TSU Program Helps Address Shortage of Special Education Teachers in Tennessee

NASHVILLE, Tenn. (TSU News Service) – Tennessee State University is using a $375,000 grant from the state Department of Education to address the need for more special education teachers across the state.

The SPED Endorsement Program allows certified teachers within Tennessee to receive their special education endorsement at no cost to them or their school district. At least 70 teachers are scheduled to take the online course in the fall.

“The College of Education plays a critical role in addressing special education teacher vacancies across Tennessee by providing a pathway for current teachers to add special education endorsements at no cost,” said Dr. Jerri Haynes, dean of the College of Education.

“TSU has a history of preparing educators in K-12 settings. It has been preparing educators since 1934 and is a leader in higher education, pioneering education, and preparing teachers. A lot has changed since then, but our commitment to training educators remains the same.”

Statistics show a need for special education teachers in Tennessee. The National Center for Education reports that 12.1 percent of the state’s student population has an Individualized Education Program, below the national average of 13 percent. In its analysis of the ability of each state to meet the needs of its students with disabilities, the U.S. Department of Education rated Tennessee as “needs assistance.”

The program at TSU will allow an educator to become the teacher of record for instruction, and develop and implement Individual Education Programs (IEP) for the Special Education Interventionist K-8 endorsement. Participants will receive services at no cost for tuition or fees. Also, TSU will cover the cost of one administration of the Licensure Assessment(s) associated with the endorsement through the grant funds.

Dr. Judith Presley is the program’s coordinator. She said program participants are enthusiastic.

“Several students have contacted me and expressed their excitement to have the opportunity to be a part of the program and the benefits of receiving the training,” said Presley.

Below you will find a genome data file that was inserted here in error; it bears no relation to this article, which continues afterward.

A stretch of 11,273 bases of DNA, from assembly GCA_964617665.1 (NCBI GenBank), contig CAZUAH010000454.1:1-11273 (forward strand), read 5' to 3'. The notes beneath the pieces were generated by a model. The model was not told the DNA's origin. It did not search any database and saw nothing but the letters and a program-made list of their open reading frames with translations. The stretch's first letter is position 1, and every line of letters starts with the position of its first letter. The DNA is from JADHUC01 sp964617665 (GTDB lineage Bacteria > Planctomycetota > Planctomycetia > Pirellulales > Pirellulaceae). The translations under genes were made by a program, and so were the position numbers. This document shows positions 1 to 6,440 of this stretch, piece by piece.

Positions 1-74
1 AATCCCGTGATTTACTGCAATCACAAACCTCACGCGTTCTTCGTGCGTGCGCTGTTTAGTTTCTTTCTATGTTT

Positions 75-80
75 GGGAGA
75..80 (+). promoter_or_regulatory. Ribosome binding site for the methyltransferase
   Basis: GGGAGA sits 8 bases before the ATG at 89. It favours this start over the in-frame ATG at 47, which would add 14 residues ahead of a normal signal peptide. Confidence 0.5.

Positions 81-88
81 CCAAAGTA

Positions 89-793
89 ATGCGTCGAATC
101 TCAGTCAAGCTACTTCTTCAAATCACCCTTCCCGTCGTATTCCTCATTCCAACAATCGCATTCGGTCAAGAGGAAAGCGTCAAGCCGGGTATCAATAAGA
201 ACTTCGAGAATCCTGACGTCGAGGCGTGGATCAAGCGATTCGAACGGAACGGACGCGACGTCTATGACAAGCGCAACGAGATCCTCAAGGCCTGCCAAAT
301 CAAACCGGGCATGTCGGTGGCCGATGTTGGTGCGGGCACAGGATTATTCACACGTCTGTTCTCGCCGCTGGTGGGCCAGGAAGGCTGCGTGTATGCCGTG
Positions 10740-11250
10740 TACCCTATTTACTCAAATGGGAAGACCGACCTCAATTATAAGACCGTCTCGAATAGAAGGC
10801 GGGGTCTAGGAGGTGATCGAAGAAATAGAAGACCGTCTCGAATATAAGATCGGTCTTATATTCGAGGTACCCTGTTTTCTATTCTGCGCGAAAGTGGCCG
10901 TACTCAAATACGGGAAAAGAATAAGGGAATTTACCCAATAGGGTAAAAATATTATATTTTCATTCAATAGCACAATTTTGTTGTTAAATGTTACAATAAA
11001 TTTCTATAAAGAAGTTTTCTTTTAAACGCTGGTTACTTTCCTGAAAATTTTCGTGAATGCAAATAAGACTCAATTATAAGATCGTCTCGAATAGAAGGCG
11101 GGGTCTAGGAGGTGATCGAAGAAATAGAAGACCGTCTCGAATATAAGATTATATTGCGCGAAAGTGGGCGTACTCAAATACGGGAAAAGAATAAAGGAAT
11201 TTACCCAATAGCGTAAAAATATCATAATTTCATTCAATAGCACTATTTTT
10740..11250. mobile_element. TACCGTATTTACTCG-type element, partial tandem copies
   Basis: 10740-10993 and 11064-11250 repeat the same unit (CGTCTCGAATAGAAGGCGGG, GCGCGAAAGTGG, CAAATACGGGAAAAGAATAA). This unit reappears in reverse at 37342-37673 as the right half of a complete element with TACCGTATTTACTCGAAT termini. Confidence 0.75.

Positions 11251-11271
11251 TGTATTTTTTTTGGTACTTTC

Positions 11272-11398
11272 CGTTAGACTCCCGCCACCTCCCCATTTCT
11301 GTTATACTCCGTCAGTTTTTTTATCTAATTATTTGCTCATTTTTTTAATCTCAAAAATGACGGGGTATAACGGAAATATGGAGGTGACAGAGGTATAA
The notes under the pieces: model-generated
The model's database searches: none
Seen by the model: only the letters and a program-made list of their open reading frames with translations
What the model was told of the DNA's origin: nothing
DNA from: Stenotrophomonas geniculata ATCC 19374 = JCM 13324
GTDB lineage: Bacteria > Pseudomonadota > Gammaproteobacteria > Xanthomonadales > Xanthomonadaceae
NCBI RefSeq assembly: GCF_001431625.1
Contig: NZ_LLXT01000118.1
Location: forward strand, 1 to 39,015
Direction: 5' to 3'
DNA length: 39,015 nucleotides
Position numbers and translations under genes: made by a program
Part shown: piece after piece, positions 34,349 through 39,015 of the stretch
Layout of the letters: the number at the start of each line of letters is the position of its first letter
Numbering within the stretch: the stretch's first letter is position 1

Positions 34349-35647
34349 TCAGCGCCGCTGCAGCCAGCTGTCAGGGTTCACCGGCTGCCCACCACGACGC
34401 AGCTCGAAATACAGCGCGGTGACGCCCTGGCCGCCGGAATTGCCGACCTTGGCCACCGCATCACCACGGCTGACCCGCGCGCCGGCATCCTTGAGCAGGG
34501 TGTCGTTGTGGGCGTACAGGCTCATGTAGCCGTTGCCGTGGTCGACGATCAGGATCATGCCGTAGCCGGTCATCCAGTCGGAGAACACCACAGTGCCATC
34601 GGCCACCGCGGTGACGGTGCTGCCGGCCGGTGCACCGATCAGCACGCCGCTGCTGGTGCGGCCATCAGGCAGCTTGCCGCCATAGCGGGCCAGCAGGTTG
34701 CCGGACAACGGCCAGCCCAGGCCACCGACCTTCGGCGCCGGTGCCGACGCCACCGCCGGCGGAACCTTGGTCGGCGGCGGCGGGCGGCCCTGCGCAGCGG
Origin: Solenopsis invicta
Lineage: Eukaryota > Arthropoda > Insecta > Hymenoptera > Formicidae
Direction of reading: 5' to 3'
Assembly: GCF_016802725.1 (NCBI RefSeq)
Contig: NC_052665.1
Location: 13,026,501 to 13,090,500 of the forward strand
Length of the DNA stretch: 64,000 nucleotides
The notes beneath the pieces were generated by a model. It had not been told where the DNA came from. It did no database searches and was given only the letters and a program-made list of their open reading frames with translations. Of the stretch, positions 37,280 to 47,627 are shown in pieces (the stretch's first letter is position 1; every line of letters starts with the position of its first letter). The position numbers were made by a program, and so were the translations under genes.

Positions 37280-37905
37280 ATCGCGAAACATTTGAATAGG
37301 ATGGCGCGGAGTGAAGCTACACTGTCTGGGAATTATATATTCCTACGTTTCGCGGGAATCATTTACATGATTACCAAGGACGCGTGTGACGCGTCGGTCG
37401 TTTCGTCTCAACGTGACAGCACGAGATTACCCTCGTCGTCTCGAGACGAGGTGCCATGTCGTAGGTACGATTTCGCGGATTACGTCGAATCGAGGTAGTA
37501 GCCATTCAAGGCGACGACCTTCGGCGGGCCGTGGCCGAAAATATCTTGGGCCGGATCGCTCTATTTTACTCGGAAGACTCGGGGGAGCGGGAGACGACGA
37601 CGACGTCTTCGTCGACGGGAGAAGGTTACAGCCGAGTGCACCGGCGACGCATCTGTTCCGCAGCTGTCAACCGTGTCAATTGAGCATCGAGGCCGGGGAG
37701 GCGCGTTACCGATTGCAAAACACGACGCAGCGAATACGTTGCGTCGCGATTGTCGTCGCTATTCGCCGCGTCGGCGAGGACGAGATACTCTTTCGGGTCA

Brady Risner of Collinwood, Tennessee, is among those enrolled to take the course in the fall, and she’s grateful for the opportunity.

“I was thrilled to be accepted,” said Risner, a second-grade teacher at Collinwood Elementary. “I’ve always had a soft spot for children with special needs. I taught in a transition class before, where there were struggling students, and it really opened my eyes to see that I have a passion for that.”

Nicki Hartsfield, who is also enrolled this fall, said she realized she wanted to become a special education teacher after being a special Ed assistant.

“I found out about the (TSU) program through our central office,” said Hartsfield, who is currently a seventh- and eighth-grade teacher at Leoma Elementary School in Leoma, Tennessee. “This gives me another opportunity to help kids.”

The grant is the latest TSU has received from the Tennessee Department of Education in the last year. In June, the University received the other half of a $600,000 grant to train educators to become assistant principals in Middle Tennessee school districts.

Officials said the effort is part of a longstanding collaborative partnership between the university, the Department of Education and K-12 systems aimed at attracting more qualified applicants for positions in school leadership.

“Tennessee State University is taking the lead in the state’s assistant principal training program, as a further recognition of the quality of our programs,” said Haynes. “Through this program we are helping to fill the void or shortage of assistant principals, especially minorities.”

To learn more about TSU’s College of Education, visit

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